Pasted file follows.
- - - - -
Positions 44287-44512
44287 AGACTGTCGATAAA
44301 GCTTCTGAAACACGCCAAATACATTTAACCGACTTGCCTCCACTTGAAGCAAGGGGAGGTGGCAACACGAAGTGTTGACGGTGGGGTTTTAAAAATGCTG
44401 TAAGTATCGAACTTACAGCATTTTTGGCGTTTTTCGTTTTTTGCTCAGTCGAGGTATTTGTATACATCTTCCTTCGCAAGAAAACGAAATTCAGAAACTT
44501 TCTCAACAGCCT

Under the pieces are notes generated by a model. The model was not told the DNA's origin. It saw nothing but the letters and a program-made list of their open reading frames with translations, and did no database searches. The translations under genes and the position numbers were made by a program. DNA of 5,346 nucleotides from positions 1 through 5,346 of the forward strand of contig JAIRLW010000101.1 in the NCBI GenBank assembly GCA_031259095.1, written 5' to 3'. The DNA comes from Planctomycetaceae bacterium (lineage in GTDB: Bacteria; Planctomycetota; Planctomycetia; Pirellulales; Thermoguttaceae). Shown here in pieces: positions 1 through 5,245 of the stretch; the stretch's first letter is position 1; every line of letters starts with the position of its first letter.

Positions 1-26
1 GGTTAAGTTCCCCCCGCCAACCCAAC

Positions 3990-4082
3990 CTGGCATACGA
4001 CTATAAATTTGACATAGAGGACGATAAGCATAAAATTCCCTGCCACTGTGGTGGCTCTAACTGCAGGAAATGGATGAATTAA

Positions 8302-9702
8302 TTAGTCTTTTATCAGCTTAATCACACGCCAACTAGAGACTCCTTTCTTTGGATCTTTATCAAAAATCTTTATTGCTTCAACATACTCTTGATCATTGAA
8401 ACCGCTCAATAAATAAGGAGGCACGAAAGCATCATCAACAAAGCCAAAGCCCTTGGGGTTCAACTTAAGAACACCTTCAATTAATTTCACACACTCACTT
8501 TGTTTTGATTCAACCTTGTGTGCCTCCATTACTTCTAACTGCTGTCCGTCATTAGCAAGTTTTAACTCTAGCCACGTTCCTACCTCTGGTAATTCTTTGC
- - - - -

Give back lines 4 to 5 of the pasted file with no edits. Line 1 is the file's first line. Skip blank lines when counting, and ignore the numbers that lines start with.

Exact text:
44401 TAAGTATCGAACTTACAGCATTTTTGGCGTTTTTCGTTTTTTGCTCAGTCGAGGTATTTGTATACATCTTCCTTCGCAAGAAAACGAAATTCAGAAACTT
44501 TCTCAACAGCCT